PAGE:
Data science, representative leadership, and whimsical lanterns on the parkway in this morning’s news:
Founded by an organizer and a mathematician, Data for Black Lives aims to mobilize “data scientists, software engineers, mathematicians, et cetera, and people working in and on the front lines of black communities” to create concrete and measurable change in the black community, writes NextCity’s Deonna Anderson. The organization uses interdisciplinary tools such as visualization, mapping, artificial intelligence, and machine learning, as well as mentorship and training, in an effort to bridge the gap between the “historically” siloed groups. The founders recognize too the historic gap due to “a really politically, racially charged and often violent history”.
Norris Square Neighborhood Project’s former executive director Justin Trezza discusses his decision to step down to make way for a leader “representative of the demographics” the community organization serves, writes Generocity’s Julie Zeglen. Trezza speaks frankly about “being a white, straight male when [NSNP serves] mostly Black and brown youth [and] a large LGBTQ population, [noting that] ‘it was time that someone that these kids could potentially relate to and can understand a little bit better’ ”. Trezza shares some lessons learned and his advice for other nonprofits considering leadership changes.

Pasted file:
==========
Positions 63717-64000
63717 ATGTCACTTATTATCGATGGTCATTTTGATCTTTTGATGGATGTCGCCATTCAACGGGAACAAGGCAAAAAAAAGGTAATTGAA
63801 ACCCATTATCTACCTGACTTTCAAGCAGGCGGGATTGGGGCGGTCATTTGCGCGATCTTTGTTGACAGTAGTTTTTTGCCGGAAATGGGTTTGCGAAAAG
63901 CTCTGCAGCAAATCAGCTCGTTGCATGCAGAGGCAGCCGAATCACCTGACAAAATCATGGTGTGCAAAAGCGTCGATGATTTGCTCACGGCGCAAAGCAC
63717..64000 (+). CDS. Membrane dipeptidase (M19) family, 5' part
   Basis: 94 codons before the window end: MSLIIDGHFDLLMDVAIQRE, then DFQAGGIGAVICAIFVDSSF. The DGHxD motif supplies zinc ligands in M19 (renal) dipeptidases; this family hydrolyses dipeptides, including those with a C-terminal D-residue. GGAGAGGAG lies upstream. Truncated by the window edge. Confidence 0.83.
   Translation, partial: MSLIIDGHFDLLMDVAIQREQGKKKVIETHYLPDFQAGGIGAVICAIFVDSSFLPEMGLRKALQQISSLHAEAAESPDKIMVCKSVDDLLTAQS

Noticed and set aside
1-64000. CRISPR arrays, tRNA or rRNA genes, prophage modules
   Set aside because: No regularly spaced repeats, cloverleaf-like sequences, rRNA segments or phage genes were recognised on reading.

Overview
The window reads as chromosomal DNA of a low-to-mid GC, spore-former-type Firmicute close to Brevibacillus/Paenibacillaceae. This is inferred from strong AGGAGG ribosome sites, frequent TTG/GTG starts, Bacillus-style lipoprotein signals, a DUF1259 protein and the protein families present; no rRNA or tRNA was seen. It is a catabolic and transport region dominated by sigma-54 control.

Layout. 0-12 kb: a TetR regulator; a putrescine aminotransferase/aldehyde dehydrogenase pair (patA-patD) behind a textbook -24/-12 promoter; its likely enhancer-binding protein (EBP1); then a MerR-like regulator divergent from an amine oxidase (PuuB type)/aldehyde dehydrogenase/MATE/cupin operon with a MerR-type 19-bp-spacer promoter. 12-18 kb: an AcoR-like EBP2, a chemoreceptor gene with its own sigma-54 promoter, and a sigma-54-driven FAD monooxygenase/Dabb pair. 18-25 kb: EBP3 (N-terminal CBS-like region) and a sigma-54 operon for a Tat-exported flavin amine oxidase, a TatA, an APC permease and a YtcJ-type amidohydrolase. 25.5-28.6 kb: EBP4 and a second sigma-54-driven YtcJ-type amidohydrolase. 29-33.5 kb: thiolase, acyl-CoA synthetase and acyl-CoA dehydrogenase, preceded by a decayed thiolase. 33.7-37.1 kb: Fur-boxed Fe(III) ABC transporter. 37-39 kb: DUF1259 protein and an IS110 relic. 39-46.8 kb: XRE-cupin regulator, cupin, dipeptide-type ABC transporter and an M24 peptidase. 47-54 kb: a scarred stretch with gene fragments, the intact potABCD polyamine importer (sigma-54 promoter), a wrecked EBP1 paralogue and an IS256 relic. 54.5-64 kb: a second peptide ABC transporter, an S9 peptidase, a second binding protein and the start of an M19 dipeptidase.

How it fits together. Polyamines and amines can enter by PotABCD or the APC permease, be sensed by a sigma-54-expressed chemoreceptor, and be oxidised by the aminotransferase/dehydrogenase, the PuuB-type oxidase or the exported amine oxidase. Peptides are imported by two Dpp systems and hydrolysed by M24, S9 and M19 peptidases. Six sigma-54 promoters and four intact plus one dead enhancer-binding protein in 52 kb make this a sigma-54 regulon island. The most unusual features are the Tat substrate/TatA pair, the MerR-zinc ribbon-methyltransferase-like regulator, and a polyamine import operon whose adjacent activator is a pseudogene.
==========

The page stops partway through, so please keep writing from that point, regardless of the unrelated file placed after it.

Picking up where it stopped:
A coalition of business groups have slammed legislation for a new severance tax on natural gas production, and a new gross receipts tax on natural gas consumers., StateImpact PA’s Marie Cusick and Susan Phillips report. The coalition, which includes the Pennsylvania Chamber of Business and Industry, Energy Association of Pennsylvania, Pennsylvania Manufacturers Association, and Industrial Energy Consumers of Pennsylvania, argue that natural gas will effectively be taxed at four different points, while proponents of the bill argue that Pennsylvania is the only major gas-producing state without a severance tax on production. The bill is also unpopular with environmental groups, as it would take away some authority from state environmental regulators.
The Philadelphia Citizen highlights Litter? Not in Philly!, a volunteer-built, interactive site that aims to link “community engagement and participation [with] an immediate return in your neighborhood.” With help from Code for Philly and supply donations from city programs, the nonprofit developed a program and tech platform to encourage residents to pick up litter on their block for six months. Not in Philly is now working to replicate and localize volunteer litter pickup programs in Baltimore, Pittsburgh, and Brooklyn.
For the 100th anniversary the Benjamin Franklin Parkway, the Philadelphia Association of Public Art has commissioned Fireflies, an art installation with 27 pedicabs crowned with 1,000 lanterns, writes WHYY’s Peter Crimmins. Kim Paynter has shots of Chinese artist Cai Guo-Qiang’s whimsical lanterns in the works in Kensington as he readies for the September 14th opening ceremony.